Density dependence without resource partitioning on an online petitioning platform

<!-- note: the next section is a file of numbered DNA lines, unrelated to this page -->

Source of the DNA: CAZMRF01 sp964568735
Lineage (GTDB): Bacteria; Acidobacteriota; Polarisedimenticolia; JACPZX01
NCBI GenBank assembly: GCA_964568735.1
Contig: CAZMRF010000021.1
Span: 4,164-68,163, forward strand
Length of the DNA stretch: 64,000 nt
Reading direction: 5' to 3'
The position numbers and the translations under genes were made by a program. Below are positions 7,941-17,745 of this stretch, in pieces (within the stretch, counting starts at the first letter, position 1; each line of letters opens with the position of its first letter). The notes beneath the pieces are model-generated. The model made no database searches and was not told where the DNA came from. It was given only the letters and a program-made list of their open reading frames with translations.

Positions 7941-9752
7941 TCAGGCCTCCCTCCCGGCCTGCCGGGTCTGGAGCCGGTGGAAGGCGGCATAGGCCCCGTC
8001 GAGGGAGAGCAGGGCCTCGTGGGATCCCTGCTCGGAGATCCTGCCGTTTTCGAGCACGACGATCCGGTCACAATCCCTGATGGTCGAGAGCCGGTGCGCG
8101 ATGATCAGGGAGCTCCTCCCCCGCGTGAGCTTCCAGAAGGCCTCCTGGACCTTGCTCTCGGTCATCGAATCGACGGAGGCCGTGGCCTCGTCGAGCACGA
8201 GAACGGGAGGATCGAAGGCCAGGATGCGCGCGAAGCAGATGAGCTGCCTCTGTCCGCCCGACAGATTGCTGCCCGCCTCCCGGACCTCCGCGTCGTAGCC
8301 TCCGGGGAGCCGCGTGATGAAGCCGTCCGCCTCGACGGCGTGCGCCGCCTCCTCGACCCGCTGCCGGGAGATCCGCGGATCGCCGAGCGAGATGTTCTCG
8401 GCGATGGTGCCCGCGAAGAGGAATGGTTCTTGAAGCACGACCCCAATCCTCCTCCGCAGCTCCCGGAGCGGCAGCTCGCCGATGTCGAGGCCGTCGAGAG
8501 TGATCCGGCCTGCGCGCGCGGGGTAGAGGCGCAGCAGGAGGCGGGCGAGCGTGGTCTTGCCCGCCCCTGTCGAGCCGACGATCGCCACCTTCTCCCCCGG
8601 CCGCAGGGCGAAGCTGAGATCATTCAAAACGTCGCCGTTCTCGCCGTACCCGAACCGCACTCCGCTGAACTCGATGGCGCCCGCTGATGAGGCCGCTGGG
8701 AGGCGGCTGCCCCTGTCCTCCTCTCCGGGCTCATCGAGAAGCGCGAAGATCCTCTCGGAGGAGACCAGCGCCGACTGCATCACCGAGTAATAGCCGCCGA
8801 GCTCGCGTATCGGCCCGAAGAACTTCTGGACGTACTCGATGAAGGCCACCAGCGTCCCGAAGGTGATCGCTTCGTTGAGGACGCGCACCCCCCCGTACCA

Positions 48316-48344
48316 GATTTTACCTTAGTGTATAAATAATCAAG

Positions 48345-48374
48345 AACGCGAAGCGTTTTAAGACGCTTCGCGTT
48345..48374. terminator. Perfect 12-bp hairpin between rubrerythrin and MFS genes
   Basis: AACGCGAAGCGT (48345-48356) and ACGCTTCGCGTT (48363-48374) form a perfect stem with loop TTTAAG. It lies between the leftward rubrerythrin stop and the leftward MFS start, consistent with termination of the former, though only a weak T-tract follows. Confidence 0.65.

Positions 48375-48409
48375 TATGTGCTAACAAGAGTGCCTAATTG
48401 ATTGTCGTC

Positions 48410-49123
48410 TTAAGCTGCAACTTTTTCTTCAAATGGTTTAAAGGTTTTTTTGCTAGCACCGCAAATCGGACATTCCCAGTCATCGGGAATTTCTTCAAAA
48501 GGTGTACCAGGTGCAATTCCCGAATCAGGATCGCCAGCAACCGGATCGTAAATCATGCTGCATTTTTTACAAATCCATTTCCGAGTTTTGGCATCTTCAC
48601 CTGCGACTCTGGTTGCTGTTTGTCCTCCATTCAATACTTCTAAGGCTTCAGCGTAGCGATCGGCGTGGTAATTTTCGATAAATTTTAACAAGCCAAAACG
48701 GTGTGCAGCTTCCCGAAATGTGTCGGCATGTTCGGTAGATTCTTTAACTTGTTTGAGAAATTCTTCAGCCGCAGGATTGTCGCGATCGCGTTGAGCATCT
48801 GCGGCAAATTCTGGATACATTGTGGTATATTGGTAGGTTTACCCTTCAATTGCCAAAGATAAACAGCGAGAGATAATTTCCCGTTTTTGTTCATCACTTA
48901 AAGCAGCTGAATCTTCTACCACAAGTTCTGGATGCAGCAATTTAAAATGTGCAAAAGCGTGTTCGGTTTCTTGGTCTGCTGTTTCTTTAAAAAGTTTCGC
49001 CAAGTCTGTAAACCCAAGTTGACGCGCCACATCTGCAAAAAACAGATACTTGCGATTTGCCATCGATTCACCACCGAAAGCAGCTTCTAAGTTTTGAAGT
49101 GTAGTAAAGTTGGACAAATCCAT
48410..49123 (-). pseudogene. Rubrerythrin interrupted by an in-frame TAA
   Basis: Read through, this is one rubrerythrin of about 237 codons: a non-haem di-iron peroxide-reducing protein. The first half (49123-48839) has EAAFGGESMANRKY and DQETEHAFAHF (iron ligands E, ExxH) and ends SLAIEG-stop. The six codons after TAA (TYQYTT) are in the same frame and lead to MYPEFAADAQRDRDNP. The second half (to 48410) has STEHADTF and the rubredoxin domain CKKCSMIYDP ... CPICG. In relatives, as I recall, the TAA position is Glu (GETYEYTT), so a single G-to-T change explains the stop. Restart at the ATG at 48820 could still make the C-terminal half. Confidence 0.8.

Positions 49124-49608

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Online petitions are a collective action tactic that leverages digital affordances in pursuit of discursive opportunities. Prior efforts to explain why some petitions are more successful than others emphasize signer motivations, petition framing, social media, or resources from movement organizations. We advance a key insight of organizational ecology: population-level variables like density and concentration also constrain success. We use latent Dirichlet allocation (LDA) topic models to measure overlap density and frame specialization. We then model how ecological dynamics affect petition signature counts. We observe density dependence: a curvilinear relationship between overlap density and success. We anticipated resource partitioning: specialists enjoy competitive advantages under concentration, but we find no evidence for it. We discuss boundary conditions for ecological dynamics commonly found in organizational fields induced by the distinctive scope of e-tactic platforms. Platforms may produce concentration without advantages for specialists by lowering entry costs for generalists and specialists alike.
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